The complicated relationship between Netflix and HBO just got a bit more complicated.
The New York Times' Brian Stelter is reporting that HBO is no longer selling its DVDs at a discount to Netflix as of January 1, a move that continues the battle between the two entertainment giants for the eyes of paid content buyers.
Though Netflix will certainly lose money having to buy its DVDs of HBO series from retail outlets, HBO's non-cooperation here is perhaps more important as a further declaration of war between Netflix and HBO, two companies that often name-check each other in public as both rivals and potential partners, true frenemies in the big entertainment world.
Recent highlights of the HBO-Netflix feud include HBO co-president Eric Kessler telling an audience in December that Netflix would never get its shows for streaming, which followed by six months HBO's decision to hook up with Dish Network's Internet streaming service DishOnline rather than Netflix in April (with, as a bonus, a Dish Network exec taking a shot at Netflix's service model in the press release); a Time Warner exec anonymously telling the Hollywood Reporter in January that HBO might consider listening to Netflix's overtures if the company started charging $20 per month; and Netflix CEO Reed Hastings saying that the show he wants most on Netflix streaming is HBO's narco-drama "The Wire" in April and that the direct competitor his company is most concerned with is HBO, whose streaming service HBO GO is included for most customers who pay for HBO with their cable and satellite subscriptions.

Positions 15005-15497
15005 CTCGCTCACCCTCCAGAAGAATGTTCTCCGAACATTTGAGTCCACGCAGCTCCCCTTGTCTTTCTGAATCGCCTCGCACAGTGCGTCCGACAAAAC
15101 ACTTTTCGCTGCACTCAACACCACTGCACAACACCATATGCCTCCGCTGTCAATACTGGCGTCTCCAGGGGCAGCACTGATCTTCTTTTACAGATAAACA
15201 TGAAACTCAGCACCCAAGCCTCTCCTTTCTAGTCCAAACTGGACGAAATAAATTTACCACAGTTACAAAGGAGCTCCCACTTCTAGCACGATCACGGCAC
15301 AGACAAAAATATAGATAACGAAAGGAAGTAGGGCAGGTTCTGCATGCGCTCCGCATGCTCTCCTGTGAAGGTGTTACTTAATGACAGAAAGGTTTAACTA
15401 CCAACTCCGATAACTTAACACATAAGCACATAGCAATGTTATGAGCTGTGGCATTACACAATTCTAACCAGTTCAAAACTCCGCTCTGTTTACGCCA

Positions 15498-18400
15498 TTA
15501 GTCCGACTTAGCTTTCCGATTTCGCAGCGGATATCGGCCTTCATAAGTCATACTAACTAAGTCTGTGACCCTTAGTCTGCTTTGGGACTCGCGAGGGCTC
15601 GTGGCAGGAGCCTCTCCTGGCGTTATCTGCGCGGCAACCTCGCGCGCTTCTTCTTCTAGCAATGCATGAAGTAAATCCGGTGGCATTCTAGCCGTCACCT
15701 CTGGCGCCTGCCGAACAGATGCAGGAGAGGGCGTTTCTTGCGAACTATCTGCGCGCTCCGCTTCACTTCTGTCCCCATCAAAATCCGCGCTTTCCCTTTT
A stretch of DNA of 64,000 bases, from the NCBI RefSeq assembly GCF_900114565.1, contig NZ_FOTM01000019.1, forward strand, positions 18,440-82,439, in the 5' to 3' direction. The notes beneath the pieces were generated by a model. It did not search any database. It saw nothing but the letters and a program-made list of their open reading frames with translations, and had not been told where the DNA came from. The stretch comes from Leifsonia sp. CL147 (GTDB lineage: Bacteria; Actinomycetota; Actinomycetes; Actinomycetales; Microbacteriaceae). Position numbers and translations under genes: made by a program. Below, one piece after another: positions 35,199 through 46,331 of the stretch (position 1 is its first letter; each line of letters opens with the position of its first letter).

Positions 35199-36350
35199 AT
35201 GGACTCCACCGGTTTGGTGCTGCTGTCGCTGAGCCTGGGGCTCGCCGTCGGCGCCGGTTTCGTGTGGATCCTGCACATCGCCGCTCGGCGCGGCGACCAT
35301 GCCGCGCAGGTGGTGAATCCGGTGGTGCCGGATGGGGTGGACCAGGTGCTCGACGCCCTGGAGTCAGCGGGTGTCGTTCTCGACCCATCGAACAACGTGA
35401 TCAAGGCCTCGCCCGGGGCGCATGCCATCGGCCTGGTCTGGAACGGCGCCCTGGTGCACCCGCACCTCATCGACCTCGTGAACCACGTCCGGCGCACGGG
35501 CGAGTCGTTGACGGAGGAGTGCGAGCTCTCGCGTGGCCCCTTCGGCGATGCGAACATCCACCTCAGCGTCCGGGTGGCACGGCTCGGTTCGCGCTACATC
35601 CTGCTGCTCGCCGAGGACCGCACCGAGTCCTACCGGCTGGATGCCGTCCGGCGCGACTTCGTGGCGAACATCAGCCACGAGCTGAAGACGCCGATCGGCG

Of HBO as a rival, Hastings said the following in December:
The competitor we fear the most is HBO Go. They aren't competing directly with us now, but they can. HBO is becoming much more Netflix-like, and we're becoming much more HBO-like.
That Netflix and HBO aren't directly competing is not quite true, in fact, as the two previously battled over the upcoming drama "House of Cards," created by David Fincher and starring Kevin Spacey. Netflix eventually won that battle, securing exclusive rights to "House of Cards" for a reported 100+ million dollars. It was the first original programming deal for Netflix; the company soon followed up with exclusives for a fourth season of cult classic "Arrested Development" and the Steven Van Zandt mobster drama "Lilyhammer", which debuts next month.
HBO is indeed becoming more Netflix-like, however, with its HBO GO streaming service and its agreement with Dish. Netflix, meanwhile, is also becoming more HBO-like, with its content deals for premium shows.
The HBO-Netflix War certainly escalated in 2011, and this latest monetary swipe by HBO once again puts the two at odds in 2012.